The nation’s teacher unions used their lobbying muscle to make sure the new Every Student Succeeds Act ended the Obama administration’s pressure on states and school districts to evaluate teachers more meaningfully. And now, with the federal government no longer blocking their path, the unions are moving to weaken state and local evaluation reforms introduced in the Obama era, as is the case in Los Angeles.
In the nearly 650,000-student Los Angeles Unified School District, the local union, United Teachers Los Angeles, recently won changes that permit veteran teachers in the nation’s second largest school system to be evaluated as infrequently as twice a decade; makes it more difficult to use evaluations to establish “master” teacher positions, career ladders, or performance-based pay by eliminating the top category of “highly effective;” and plays down the role of student achievement in teacher evaluations.
Under the revisions, part of a new preliminary collective bargaining pact that rolls back reform, mandatory evaluations of experienced teachers diminish from once every two years to as infrequently as once every five years, administrators now have to notify teachers of formal observations in advance, and teachers are required to receive only a single formal classroom observation in years they’re evaluated.
California law requires that “pupil progress” be incorporated in local teacher-evaluation systems. But the new Los Angeles labor deal creates a more ambiguous role for student test scores in the city’s teacher evaluations, leaving individual evaluators and the teachers they evaluate to sort out how to respond to the state mandate.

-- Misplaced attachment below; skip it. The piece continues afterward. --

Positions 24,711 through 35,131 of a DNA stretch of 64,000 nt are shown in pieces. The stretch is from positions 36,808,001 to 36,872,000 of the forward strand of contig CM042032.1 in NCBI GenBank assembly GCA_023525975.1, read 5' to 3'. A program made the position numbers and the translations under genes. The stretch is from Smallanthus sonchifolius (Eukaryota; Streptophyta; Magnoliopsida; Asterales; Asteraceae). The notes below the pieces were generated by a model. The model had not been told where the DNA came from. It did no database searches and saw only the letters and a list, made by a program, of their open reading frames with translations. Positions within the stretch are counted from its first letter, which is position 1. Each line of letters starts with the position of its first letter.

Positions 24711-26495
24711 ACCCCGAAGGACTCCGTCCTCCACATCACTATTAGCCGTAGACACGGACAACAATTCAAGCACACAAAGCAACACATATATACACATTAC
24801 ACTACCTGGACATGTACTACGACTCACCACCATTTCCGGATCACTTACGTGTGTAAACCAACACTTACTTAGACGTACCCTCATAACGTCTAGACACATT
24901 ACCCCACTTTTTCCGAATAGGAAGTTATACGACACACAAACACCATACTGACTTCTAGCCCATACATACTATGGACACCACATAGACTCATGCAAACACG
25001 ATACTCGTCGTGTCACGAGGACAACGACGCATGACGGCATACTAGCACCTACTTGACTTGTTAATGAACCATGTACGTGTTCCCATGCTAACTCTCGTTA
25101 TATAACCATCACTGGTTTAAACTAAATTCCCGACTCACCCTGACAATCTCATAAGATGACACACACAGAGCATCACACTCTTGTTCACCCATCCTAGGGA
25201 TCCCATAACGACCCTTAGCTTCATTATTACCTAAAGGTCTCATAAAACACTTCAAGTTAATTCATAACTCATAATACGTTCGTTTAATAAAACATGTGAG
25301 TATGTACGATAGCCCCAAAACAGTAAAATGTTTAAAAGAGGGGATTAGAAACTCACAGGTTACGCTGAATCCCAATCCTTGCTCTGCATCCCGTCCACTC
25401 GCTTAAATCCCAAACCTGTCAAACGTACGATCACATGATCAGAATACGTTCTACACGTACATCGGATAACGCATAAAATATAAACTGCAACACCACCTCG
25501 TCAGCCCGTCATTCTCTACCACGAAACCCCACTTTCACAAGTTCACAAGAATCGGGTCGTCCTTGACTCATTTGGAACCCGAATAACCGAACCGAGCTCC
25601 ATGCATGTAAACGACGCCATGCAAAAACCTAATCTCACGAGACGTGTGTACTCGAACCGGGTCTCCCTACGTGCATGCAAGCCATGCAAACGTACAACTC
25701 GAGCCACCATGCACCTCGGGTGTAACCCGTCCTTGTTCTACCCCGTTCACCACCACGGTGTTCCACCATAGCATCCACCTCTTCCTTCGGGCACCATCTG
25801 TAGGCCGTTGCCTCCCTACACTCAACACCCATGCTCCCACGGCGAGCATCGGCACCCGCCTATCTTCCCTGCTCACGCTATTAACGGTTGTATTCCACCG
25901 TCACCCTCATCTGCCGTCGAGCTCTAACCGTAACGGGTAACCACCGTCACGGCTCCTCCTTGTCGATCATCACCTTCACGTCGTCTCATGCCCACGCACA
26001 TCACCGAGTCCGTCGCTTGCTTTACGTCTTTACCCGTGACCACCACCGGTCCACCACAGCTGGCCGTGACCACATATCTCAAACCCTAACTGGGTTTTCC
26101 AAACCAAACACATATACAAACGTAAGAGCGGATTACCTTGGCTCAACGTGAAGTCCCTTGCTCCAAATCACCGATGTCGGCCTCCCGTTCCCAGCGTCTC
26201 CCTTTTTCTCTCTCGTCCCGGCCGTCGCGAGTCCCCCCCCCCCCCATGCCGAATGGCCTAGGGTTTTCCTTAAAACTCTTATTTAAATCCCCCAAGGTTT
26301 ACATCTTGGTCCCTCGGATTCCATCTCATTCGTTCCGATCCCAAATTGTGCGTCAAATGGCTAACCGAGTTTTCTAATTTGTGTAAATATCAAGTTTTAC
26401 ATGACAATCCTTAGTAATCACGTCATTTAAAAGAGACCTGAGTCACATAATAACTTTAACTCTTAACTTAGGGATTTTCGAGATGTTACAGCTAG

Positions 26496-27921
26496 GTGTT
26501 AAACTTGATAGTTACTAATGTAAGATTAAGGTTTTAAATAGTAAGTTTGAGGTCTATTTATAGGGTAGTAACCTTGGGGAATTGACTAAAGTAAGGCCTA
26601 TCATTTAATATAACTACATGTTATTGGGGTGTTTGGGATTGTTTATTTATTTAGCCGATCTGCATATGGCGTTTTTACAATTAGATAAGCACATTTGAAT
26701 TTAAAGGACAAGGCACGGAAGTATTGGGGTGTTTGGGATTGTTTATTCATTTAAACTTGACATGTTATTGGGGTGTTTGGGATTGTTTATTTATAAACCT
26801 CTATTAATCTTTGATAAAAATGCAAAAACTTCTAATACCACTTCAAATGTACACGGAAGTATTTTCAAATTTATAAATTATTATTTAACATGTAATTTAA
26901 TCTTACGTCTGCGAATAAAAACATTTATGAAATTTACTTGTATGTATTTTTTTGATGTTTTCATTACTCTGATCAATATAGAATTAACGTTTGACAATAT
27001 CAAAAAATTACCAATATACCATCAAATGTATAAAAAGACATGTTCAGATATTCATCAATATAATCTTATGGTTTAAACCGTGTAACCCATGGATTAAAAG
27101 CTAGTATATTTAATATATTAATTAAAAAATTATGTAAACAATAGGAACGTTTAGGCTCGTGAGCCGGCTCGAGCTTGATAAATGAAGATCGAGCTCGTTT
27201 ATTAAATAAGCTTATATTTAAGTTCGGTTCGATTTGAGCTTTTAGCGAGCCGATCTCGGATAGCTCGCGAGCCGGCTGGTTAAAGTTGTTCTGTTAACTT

The Los Angeles Times played into the union’s hands when it published individual teachers’ student testing results in 2010 and 2011, against the advice of testing experts who warned that testing results are much less dependable when they’re used alone rather than in combination with other measures like classroom observations.
Ironically, the new Los Angeles bargaining agreement claims that the changes to the city’s teacher evaluation system will promote “educator development and support” throughout teachers’ careers. In fact, the revisions make it more difficult to help teachers improve by reducing the amount of information available on teachers’ performances.
The new model streamlines the rating system for gauging teachers’ classroom work and requires that raters give teachers timely feedback, which are positive steps. But taken together, the union-backed changes are bad for students and teachers. By watering down the comprehensive evaluation system enacted in the City of Angels in recent years, they make it more difficult to know who’s doing a good job, who isn’t, and why.